Can Form 843 Appeals: What You Should Know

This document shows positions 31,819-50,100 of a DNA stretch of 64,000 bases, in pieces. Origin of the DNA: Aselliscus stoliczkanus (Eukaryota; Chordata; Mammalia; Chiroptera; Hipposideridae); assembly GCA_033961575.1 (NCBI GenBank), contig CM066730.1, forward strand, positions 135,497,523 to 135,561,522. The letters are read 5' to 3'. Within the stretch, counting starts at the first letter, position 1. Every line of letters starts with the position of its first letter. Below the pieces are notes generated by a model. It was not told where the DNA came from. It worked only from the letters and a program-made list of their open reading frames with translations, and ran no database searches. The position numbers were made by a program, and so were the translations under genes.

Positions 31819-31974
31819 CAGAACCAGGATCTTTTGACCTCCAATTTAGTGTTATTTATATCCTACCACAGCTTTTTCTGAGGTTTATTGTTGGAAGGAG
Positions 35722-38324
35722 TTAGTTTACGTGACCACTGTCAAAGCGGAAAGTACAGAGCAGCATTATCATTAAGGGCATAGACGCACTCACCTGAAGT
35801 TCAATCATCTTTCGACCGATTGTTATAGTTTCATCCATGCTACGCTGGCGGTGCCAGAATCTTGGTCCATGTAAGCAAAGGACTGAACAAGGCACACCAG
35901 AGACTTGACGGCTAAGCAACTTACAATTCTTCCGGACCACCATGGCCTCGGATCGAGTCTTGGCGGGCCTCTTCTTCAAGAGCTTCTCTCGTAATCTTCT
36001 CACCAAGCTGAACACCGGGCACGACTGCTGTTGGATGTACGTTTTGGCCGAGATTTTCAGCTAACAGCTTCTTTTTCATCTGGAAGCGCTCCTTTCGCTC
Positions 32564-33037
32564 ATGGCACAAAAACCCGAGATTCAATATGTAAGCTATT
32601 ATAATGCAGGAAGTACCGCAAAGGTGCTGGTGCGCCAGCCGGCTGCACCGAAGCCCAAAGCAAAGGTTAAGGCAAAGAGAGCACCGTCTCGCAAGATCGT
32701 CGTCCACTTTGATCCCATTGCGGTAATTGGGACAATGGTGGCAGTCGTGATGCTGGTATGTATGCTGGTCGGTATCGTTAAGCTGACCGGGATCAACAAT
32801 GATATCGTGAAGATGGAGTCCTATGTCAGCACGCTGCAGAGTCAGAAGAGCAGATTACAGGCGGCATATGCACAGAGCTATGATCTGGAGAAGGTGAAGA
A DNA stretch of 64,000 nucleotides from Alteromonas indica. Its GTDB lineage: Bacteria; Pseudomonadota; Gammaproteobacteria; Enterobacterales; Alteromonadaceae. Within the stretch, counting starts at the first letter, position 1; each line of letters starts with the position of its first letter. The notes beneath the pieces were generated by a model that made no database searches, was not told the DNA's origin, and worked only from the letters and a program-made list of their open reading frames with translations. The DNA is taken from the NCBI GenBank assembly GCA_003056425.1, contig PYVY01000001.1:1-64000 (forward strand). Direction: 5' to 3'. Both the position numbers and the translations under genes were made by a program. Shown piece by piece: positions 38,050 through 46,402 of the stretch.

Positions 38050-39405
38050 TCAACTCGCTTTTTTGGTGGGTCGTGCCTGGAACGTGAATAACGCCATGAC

Commissioner of Internal Revenue, Inc., and Commissioner of Tax, was awarded back the tax refund that the IRS had sent to the taxpayer. The Court found that the IRS' errors were “intentional, willful, and intentional” and “clearly” intentional. The Court stated: 1) The taxpayers intentionally and willfully omitted and omitted and failed to state the truth in claiming all tax paid; 2) The taxpayers intentionally and willfully failed to state the truth in claiming the tax paid; 3) The taxpayers were aware that the taxpayer could claim both the tax paid and the tax not paid and did not list the tax not paid on the Form 1040 they submitted, yet, they did this on the form they submitted; 4) The taxpayer's tax returns were made without a checkbox for the tax not paid. In a case similar to the one just described, a Federal court has declared that the IRS could not collect back tax money that the taxpayer failed to properly report on W-2s. This case (Marquez v IRS) is also a case where the United States District Court ruled that the IRS was not permitted to collect tax in this particular case. Here is the Federal Courts' opinion: “As a public official, the Commissioner's office has a special responsibility for preventing taxes from being paid in an improper manner or in excess of the amount the taxpayer may owe to him. By failing to report the W-2 information, the taxpayer falsely and fraudulently inflated the amount of taxes owed to the United States.” Marquez v IRS Case # 14-14891-APM The Court continued: “…the defendants acted with reckless disregard for the consequences of the United States.” “The failure by the defendants to report the W-2 information on Form 1040 and the failure by the defendant to properly report the W-2 information on the return was grossly negligent under the circumstances. The failure to report the correct W-2 information as required by section 6103(b) and, in doing so, the failure to correct the error, was intentional, knowing, and a willful violation of the reporting requirement.” The Court then decided to award the taxpayers back all the unpaid taxes. On a side note, the IRS is in a bit of a dilemma regarding W2s.